Long-term financing and its focus on small monthly payments can be troublesome for many consumers and dealers, cautioned a recent Financial Consumer Agency of Canada (FCAC) report.
This wasn’t news to car dealers.
Long-term financing has been rising steadily in Canada since 2010.
The problems it can create -- including negative equity trade-ins when consumers want or need to change vehicles before they build any equity in those 72-, 84- or 96-month loans -- have to be confronted in some manner every business day at dealerships across the country.
Roughly 30 per cent of all trade-ins now have some negative equity.
Typically, it gets rolled into another long-term loan, and no surprise how that story plays out: deals get harder to make, and when they do come together, consumers wind up taking on more debt.
When it comes to negative equity, nobody’s a fan. But outside of more leasing, the only ways to turn around the negative equity ship appear to be small adjustments in dealer processes, and more consumer awareness.
Expanding the finance conversation
Dealers have to be mindful of who they offer these long-term loans to, says Paul Goodman, a sales manager at Nurse Chevrolet Cadillac, in Whitby, Ont. He notes young people aren’t particularly good candidates for such loans, as their social and work circumstances will be the most volatile over the ensuing five to 10 years.
Also, anyone in an already precarious financial situation will not likely be able to cover the shortfall if they need to get out of the loan early, and/or pay repairs and maintenance on top of loan payments later in the term.
“I can get almost anybody approved,” says Goodman, “but sometimes we have to say, ‘you need to see us next year, when you’re in a better position’ … I want a customer I can sell cars to for years, not just make a sale today or tomorrow.”
Those who drive more than average, or don’t maintain their vehicles particularly well, or are the type yearning for the latest and greatest automotive technologies, are also potentially not great candidates for long-term financing.
Raymond O’Kane, managing director and head of national dealership finance for the Bank of Montreal, has advocated numerous times for shorter-term finance deals for some customers, noting that many clients in long-term loans have the financial capacity to be in 48- or 60-month terms instead.
After you’ve made the sale at 72, 84 or 96 months, dealers have nothing to lose, he contends, by offering the customers one final chance to shorten the term, so they save interest and build equity faster.
“My hope is that consumers will consider the impacts of the extended car loans before they go into them,” said FCAC commissioner Lucie Tedesco, in an interview.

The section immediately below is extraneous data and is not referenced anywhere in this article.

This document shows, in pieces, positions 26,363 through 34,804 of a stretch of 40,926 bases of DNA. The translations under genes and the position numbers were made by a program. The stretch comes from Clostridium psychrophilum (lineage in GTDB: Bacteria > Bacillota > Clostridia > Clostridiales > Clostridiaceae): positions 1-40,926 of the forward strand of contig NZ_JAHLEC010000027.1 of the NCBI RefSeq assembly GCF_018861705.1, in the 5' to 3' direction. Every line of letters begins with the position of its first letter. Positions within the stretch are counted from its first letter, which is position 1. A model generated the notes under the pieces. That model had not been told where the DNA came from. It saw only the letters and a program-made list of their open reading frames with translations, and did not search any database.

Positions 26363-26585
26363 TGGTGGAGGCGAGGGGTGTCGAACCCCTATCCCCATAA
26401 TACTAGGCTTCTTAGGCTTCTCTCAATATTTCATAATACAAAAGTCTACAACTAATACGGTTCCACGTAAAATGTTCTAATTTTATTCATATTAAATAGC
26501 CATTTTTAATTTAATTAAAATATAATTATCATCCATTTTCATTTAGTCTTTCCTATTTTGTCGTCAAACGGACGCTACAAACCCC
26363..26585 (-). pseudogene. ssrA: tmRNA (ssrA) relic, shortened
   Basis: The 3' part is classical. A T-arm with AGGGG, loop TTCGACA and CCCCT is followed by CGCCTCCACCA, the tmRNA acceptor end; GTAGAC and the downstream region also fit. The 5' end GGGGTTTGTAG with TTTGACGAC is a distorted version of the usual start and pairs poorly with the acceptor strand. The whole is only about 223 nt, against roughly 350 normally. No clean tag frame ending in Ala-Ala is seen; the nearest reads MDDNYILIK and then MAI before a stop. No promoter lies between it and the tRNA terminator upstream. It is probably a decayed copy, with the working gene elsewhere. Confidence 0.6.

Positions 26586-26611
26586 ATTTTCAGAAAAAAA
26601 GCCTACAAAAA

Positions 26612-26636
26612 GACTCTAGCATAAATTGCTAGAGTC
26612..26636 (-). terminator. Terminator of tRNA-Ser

The agency’s mandate is to identify issues that impact consumers, via the institutions that the agency regulates. After the 2008 financial crisis, federally-rated financial institutions acquired a more prominent share of Canada’s growing auto finance market.
“So we naturally wanted to better understand that market, and particularly the risks associated with long-term car loans for consumers,” said Tedesco. Consequently, the FCAC released its report, Auto Finance: Market Trends.
Banking on disclosure
In addition to arming consumers with better information about long-term financing, the report also stated it will “focus its supervision efforts on indirect auto loans offered by federally regulated banks to improve the disclosure to consumers.”
The report noted that the initial amount of negative equity rolled over by consumers is typically disclosed in the dealer’s bill of sale and the conditional sales contract, but their exposure to negative equity over the life of their auto loan is not disclosed on any subsequent documentation they receive.
“Even though they (banks) go through third parties. we expect them to meet the disclosure requirements,” said Tedesco.
Works for some
Of course, if customers keep their vehicles for the entire loan term, negative equity never becomes a factor. And customers can stay in their vehicles for eight years and longer, because vehicles now last at least that long.
“Some customers choose to finance a vehicle over its useful life … which makes sense to me,” says Steven Chipman, CEO of Winnipeg-based Birchwood Automotive Group.
CADA’s Hatch also points to the low default rate among auto loans in general, suggesting that most Canadians don’t get caught out by long-term loans.
But the FCAC points to a sudden uptick in defaults among long-term loan holders, particularly in Western Canada, which is in the throes of an economic downturn.